Jaw bone pathology: TMJ diseases and disorders

TMJ anatomy

  • Condyle moves anteriorly on opening
  • Condyle moves posterior on closing
Anatomy of TMJ
  • Articular surface of bones are covered by fibrocartilage
  • Joint covered by fibrous capsule – a fibrous membrane, attaches to articular eminence, articular disc and neck of mandibular condyle
TMJ capsule
  • Articular disc is a fibrous extension of the capsule
  • Articular disc splits the joint into two synovial joint cavities, each lined by synovial membrane
  • The anterior disc attaches to the joint capsule and superior head of lateral pterygoid
  • The posterior portion attaches to mandibular fossa and is referred to as the retrodiscal tissue
  • Retrodiscal tissue is vascular and highly innervated, therefore a major contributor to pain of TMJ
Articular surfaces and disc
  • Three ligaments provide stability to the joint:
    • Temporomandibular ligament
    • Sphenomandibular ligament
    • Stylomandibular ligament
Temporomandibular ligament
Sphenomandibular ligament Stylomandibular ligament
  • TMJ muscles:
    • Temporalis – Elevation, retraction and lateral deviation of mandible
    • Lateral pterygoid – Depress, protrude and lateral deviation of mandible
    • Medial pterygoid – Elevate mandible and lateral deviation to opposite side
    • Masseter – Elevate mandible
TMJ muscles

Classification of TMJ disorders

  1. Congenital disorders:
  2. Growth disorders:
  3. Infections:
  4. Trauma:
    • Extracapsular: Condylar fracture
    • Intracapsular: Dislocation, disc displacement, ankylosis
  5. Ankylosis:
    • Bony or fibrous
    • Intracapsular (true ankylosis) or extracapsular (pseudocapsular)
  6. Dislocation:
    • Unilateral
    • Bilateral
  7. Internal derangement: Meniscal pathology
  8. Degenerative disorders:
    • Rheumatoid arthritis
    • Osteoarthritis
  9. Tumors:
    • Benign
    • Malignant
  10. Myofascial pain dysfunction syndrome (MPDS)

Symptoms associated with TMJ dysfunction:

  • CLICKING: Disk displacement.
  • LOCKING: Disk deformity + Adhesion
  • DISLOCATION: Displacement of the condyle (Single/recurrent episodes of inability to close the mouth)
Classification of temporomandibular joint disease and disorders


Epidemiology: Children (2-12 years), adolescents (12-17 years)


Classification of ankylosis


Clinical presentation:

  • Facial asymmetry (frontal view)
  • Mandibular deficiency (profile view): Birds beak
  • No or reduced TMJ motility – leading to poor oral hygiene, carious lesions, malnourished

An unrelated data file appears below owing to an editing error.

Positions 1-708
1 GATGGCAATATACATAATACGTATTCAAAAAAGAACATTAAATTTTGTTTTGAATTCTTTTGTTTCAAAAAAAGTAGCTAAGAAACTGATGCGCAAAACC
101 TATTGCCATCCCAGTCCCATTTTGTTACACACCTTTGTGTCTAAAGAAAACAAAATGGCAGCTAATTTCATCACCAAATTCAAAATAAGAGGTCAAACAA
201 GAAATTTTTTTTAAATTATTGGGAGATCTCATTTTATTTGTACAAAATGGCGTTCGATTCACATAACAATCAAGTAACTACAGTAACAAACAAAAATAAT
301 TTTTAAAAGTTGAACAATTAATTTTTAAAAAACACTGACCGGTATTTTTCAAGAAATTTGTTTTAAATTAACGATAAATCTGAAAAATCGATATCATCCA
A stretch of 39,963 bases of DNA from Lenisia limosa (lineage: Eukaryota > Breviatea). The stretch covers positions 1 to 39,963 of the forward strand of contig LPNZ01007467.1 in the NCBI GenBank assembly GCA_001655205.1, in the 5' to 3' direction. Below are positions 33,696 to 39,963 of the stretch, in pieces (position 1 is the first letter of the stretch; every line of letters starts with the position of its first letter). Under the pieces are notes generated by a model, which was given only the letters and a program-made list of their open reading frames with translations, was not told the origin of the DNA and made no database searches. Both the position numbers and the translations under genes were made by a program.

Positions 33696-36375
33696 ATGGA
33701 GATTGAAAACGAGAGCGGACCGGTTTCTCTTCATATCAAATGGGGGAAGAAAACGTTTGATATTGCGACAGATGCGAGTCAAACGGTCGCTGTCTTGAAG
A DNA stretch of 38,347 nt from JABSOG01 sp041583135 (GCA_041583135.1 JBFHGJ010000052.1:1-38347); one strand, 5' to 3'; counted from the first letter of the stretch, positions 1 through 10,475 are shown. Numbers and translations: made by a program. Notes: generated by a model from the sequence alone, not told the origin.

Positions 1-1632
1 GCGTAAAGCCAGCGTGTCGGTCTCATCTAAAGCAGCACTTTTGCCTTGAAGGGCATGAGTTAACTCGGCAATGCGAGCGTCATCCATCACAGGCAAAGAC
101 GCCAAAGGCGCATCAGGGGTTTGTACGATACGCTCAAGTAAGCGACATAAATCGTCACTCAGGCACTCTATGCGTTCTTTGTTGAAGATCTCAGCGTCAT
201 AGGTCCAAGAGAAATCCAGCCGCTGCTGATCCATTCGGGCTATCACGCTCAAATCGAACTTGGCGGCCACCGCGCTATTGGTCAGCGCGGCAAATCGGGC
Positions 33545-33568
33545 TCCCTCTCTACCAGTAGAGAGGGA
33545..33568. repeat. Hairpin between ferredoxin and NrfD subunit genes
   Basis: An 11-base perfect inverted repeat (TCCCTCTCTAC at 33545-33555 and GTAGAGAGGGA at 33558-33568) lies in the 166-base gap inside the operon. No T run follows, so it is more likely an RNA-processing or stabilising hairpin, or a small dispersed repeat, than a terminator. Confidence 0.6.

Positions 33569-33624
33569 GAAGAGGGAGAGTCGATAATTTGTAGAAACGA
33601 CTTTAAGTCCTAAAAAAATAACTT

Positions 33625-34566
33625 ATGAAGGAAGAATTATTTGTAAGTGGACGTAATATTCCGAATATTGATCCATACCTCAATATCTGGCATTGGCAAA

• Deviation of mandible to affected side in case of unilateral ankylosis
  • Malocclusion


  • Fusion of joint: “Mushroom” type bony union
  • Hyperplasia of coronoid process
  • Mandibular hypoplasia
  • Malocclusion

Objectives of management:

  • Restore mandibular growth
  • Restore function
  • Restore mouth opening
  • Restore esthetics
  • Prevent relapse


  • Aggressive resection
  • Ipsilateral/contralateral coronoidectomy
  • Lining of TMJ with temporalis fascia
  • Reconstruction of TMJ (costochondral graft)
  • Aggressive physiotherapy
  • Orthodontic and secondary orthognathic surgery
  • For long standing bilateral TMJ ankylosis:
    • Osteoarthrotomy: Condylectomy + bilateral coronoidectomy
    • Ramus osteotomy
    • Angle osteotomy
    • Total joint replacement: Indication:
      • Re-ankylosis
      • Failed autogenous graft/resorption of autograft
      • Failed previous alloplastic reconstruction
      • Severe inflammatory joint disease
      • Multiple previous surgeries

Complications of surgery:

  • Trauma to external auditory meatus
  • Damage to tympanic membrane
  • Hemorrhage – Maxillary artery, pterygoid plexus
  • Damage facial nerve
  • Paresthesia/anesthesia – Auriculotemporal nerve
  • Tear of dura mater – Middle cranial fossa
  • CSF leakage

Internal derangement

  • Abnormal location of the disk in relation to other components of the joint
  • A click sound on opening indicates a displaced meniscus
  • Late stages – intermittent locking of the jaw when the patient tries to open the mouth
  • Limited opening shows bilateral disease while deviation (towards affected side) shows unilateral disease
  • Causes of internal derangement are:
    • Microtrauma – parafunctional habits eg bruxism
    • Macrotrauma – coup and counter-coup injuries

Wilkes classification:

Wilkes classification of internal derangement
  • Stage 1 and 2: Disc displacement and reduction on opening
  • Stage 3 and 4: Disc displacement and no reduction, therefore no clicking sound
  • NB: A clicking joint does not lock and a locking joint does not click


Conservative aims:

  • Reduce pain and discomfort
  • Decrease inflammation in muscles and joints
  • Improve jaw function

Methods of conservative treatment:

  • Patient education
  • Medication
  • Physical therapy
  • Splints

Surgical treatment options: